Below: part of the hotel is visible from the parking garage:

Banff Springs Hotel view from the parking garage; photograph by Nathan Bauman

The Rocky Mountains of Banff, Alberta

Mountain in the Rocky Mountain range near the Banff Springs Hotel picture by Nathan Bauman

Last weekend my family and I took a very short trip to Banff, Alberta. We stayed there for two nights and took in the Rocky Mountains and the gorgeous colours of the rivers and lakes there. The following photograph shows the water just below Bow Falls, and the one after that shows the falls themselves:

Below Bow Falls in Banff, Alberta; photograph by Nathan Bauman

Bow Falls in Banff, Alberta; photograph by Nathan Bauman t2

We took the gondola to the top of Sulfur Mountain; the following photograph shows a view on our ascent:

View of the Rocky Mountains from the Banff gondola on Sulfur Mountain

This is one of many views one can see from that vantage point:

The Rocky Mountains as seen from Sulfur Mountain in Banff, Alberta; photograph by Nathan Bauman

There is an interesting boardwalk involving a lot of stairs that runs atop a short distance of the ridge on this mountain:

Boardwalk along the Rocky Mountains in Banff, Alberta; photograph by Nathan Bauman

On the way back from Banff, I was struck by the way the sunlight and shadows were playing on this peak, and I stopped the car to take a picture; five other cars stopped to do exactly the same thing.

Peaks in the Rocky Mountain range photograph by Nathan Bauman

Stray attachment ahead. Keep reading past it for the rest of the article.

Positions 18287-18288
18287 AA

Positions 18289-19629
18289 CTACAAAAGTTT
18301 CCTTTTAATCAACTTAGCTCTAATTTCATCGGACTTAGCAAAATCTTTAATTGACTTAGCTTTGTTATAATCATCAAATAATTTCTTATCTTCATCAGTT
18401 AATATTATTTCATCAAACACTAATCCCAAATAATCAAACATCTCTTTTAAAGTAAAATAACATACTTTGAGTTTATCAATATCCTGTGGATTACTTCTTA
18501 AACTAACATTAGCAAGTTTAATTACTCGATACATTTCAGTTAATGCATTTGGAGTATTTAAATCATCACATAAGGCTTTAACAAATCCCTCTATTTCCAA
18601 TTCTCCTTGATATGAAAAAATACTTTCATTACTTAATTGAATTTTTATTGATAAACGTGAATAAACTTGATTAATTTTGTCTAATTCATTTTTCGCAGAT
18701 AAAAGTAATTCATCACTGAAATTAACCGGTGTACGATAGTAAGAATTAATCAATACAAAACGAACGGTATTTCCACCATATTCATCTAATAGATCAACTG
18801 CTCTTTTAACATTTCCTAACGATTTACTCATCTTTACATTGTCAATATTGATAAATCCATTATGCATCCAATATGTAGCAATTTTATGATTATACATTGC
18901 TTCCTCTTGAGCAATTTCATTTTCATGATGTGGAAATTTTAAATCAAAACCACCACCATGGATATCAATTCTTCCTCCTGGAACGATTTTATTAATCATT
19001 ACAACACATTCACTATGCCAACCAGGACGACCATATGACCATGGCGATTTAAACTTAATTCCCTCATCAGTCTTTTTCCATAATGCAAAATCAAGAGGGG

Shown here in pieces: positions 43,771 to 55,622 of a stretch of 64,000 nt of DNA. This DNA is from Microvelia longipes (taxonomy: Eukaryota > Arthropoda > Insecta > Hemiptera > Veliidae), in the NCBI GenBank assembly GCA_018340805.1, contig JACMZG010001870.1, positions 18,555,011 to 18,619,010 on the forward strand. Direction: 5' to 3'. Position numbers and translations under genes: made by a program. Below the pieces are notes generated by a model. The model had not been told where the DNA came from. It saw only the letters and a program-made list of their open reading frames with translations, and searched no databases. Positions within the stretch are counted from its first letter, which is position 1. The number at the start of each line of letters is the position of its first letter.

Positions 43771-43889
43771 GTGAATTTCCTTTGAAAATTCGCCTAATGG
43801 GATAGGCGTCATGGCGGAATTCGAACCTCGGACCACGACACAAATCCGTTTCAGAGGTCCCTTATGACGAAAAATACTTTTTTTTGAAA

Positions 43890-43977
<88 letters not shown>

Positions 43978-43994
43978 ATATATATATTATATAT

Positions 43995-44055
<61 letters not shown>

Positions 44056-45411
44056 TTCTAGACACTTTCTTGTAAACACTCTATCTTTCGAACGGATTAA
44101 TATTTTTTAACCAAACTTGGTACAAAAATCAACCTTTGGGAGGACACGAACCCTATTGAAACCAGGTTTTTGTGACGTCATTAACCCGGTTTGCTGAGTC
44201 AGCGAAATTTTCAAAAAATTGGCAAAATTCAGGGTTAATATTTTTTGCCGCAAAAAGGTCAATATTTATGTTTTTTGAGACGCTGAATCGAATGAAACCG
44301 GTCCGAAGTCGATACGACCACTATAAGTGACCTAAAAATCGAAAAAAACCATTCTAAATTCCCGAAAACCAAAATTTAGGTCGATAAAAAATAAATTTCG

Unfortunately, the clouds covered more of the peak just before I was able to take any pictures at all, and another gentleman remarked to me how disappointed he was as this had happened to him, too. But the clouds themselves can be quite lovely, can’t they?

Clouds and trees; photograph by Nathan Bauman

Another Brief Thought on C.S. Lewis and Nietzsche

The other day I remarked that C.S. Lewis seemed to be living his adult intellectual life as a reaction to Nietzsche. Now, I’m starting to wonder if Lewis might rather have been influenced by Nietzsche before he turned against him. The reason I wonder this is that Lewis is so often at such pains to make his Narnia theology grounded in “earthiness”; this seems to show him to be the intellectual descendant in some ways of Nietzsche, whose Thus Spoke Zarathustra sets out a call to create a system of ethics that is friendly to the Earth, not imposed from a delusional picture of heaven.

I suppose Lewis would say that he got his “earthiness” directly from mythological antecedents rather than from Nietzsche. On the other hand, I think Thus Spoke Zarathustra would have struck a chord with Lewis before his conversion to Christianity. At some point, though, Lewis became a Christian as an adult, and then from that time on it would seem that he reacted to Nietzsche’s idea of the overman just as much as he agreed with him about the need for “earthiness” in human values. Lewis’s creation of an earthy spirituality, then, was Nietzschean in earthy flavour and in substance. I think we might well consider Lewis to have had nearly as profound an effect on Christianity as Paul did on the theology of “the Way” that would later become known as Christianity. (Lewis was not the only person seeking to make Christianity more body-friendly, of course, but he popularized this new direction to an unprecedented degree.) If I’m right, then Nietzsche himself exercised a profound influence on the Christian religion through religious writers like Lewis.